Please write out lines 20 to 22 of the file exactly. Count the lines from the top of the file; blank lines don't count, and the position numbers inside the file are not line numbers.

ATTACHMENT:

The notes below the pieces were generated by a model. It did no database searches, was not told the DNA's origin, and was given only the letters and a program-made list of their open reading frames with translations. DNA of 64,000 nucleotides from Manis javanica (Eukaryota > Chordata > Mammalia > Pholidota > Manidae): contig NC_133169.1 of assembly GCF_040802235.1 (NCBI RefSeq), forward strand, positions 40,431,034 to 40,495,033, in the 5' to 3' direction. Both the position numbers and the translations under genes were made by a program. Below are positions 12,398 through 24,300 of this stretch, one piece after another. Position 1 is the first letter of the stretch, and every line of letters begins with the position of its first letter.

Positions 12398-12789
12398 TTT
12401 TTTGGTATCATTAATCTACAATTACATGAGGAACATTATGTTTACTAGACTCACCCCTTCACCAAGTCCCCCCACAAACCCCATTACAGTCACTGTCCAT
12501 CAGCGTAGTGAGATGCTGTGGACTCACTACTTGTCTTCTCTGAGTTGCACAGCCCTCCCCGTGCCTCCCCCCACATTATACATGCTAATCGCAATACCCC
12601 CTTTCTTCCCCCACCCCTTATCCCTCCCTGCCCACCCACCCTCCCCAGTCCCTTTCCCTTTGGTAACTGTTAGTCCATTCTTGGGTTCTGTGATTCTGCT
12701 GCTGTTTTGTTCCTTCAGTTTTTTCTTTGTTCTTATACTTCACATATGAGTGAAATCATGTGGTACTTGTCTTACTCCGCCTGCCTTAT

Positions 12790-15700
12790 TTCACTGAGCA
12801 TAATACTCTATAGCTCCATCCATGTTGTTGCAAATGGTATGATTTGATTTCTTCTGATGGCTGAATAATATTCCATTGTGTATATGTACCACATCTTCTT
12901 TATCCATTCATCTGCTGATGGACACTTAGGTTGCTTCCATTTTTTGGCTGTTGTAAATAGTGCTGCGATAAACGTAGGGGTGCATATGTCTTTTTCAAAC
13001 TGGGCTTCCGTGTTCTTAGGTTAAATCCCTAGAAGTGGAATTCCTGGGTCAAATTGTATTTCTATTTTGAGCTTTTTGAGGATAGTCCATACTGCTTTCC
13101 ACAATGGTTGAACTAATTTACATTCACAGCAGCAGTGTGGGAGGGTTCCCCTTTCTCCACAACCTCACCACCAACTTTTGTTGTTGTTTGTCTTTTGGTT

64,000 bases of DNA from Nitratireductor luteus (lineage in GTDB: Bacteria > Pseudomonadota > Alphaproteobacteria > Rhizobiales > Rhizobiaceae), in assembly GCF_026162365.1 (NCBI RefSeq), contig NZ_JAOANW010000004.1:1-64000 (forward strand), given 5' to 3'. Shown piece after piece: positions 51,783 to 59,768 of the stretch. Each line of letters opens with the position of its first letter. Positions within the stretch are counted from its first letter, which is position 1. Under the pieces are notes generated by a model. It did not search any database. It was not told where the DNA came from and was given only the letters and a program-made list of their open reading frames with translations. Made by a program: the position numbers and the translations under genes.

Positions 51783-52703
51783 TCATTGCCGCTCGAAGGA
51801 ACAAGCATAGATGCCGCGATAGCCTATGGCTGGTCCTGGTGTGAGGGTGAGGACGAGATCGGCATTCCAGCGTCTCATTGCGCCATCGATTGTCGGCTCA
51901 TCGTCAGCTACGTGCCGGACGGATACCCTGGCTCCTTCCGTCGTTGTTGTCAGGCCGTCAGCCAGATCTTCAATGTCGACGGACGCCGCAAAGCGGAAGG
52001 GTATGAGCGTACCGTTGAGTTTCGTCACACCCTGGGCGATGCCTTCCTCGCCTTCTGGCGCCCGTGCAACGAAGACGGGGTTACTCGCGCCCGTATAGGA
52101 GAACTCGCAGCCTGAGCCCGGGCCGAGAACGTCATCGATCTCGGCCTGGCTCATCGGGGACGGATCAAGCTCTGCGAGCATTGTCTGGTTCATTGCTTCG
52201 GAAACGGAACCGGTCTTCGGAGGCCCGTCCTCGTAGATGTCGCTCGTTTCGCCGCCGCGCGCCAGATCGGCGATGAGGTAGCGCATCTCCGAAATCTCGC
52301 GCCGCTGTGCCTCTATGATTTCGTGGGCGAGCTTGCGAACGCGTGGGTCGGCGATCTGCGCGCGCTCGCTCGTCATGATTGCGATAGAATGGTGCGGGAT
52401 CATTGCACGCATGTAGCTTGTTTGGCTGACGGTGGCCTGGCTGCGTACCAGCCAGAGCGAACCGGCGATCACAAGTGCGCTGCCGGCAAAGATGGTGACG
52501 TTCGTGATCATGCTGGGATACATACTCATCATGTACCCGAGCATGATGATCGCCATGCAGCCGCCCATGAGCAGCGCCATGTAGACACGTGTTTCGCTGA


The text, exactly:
52101 GAACTCGCAGCCTGAGCCCGGGCCGAGAACGTCATCGATCTCGGCCTGGCTCATCGGGGACGGATCAAGCTCTGCGAGCATTGTCTGGTTCATTGCTTCG
52201 GAAACGGAACCGGTCTTCGGAGGCCCGTCCTCGTAGATGTCGCTCGTTTCGCCGCCGCGCGCCAGATCGGCGATGAGGTAGCGCATCTCCGAAATCTCGC
52301 GCCGCTGTGCCTCTATGATTTCGTGGGCGAGCTTGCGAACGCGTGGGTCGGCGATCTGCGCGCGCTCGCTCGTCATGATTGCGATAGAATGGTGCGGGAT